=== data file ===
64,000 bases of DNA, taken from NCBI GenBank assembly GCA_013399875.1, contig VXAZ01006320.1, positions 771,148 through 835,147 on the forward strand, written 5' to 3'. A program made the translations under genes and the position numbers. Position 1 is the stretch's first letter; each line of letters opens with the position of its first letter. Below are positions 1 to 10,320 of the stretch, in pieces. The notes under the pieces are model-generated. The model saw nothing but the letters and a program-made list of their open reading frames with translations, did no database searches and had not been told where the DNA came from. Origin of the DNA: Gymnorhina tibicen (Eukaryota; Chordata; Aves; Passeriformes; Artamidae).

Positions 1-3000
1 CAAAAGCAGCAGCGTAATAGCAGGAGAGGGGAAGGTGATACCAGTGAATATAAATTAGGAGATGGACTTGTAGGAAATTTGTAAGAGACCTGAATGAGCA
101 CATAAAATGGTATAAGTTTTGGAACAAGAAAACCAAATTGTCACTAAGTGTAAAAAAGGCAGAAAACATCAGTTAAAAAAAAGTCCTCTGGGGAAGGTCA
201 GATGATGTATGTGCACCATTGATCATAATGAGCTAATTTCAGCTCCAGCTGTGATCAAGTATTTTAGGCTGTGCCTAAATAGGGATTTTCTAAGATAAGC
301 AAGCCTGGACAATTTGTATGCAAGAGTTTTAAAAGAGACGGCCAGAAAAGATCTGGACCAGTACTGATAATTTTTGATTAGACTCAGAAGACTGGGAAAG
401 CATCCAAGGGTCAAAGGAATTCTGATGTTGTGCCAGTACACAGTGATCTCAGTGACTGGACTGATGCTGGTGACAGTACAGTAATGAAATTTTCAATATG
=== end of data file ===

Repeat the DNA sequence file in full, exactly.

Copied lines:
64,000 bases of DNA, taken from NCBI GenBank assembly GCA_013399875.1, contig VXAZ01006320.1, positions 771,148 through 835,147 on the forward strand, written 5' to 3'. A program made the translations under genes and the position numbers. Position 1 is the stretch's first letter; each line of letters opens with the position of its first letter. Below are positions 1 to 10,320 of the stretch, in pieces. The notes under the pieces are model-generated. The model saw nothing but the letters and a program-made list of their open reading frames with translations, did no database searches and had not been told where the DNA came from. Origin of the DNA: Gymnorhina tibicen (Eukaryota; Chordata; Aves; Passeriformes; Artamidae).

Positions 1-3000
1 CAAAAGCAGCAGCGTAATAGCAGGAGAGGGGAAGGTGATACCAGTGAATATAAATTAGGAGATGGACTTGTAGGAAATTTGTAAGAGACCTGAATGAGCA
101 CATAAAATGGTATAAGTTTTGGAACAAGAAAACCAAATTGTCACTAAGTGTAAAAAAGGCAGAAAACATCAGTTAAAAAAAAGTCCTCTGGGGAAGGTCA
201 GATGATGTATGTGCACCATTGATCATAATGAGCTAATTTCAGCTCCAGCTGTGATCAAGTATTTTAGGCTGTGCCTAAATAGGGATTTTCTAAGATAAGC
301 AAGCCTGGACAATTTGTATGCAAGAGTTTTAAAAGAGACGGCCAGAAAAGATCTGGACCAGTACTGATAATTTTTGATTAGACTCAGAAGACTGGGAAAG
401 CATCCAAGGGTCAAAGGAATTCTGATGTTGTGCCAGTACACAGTGATCTCAGTGACTGGACTGATGCTGGTGACAGTACAGTAATGAAATTTTCAATATG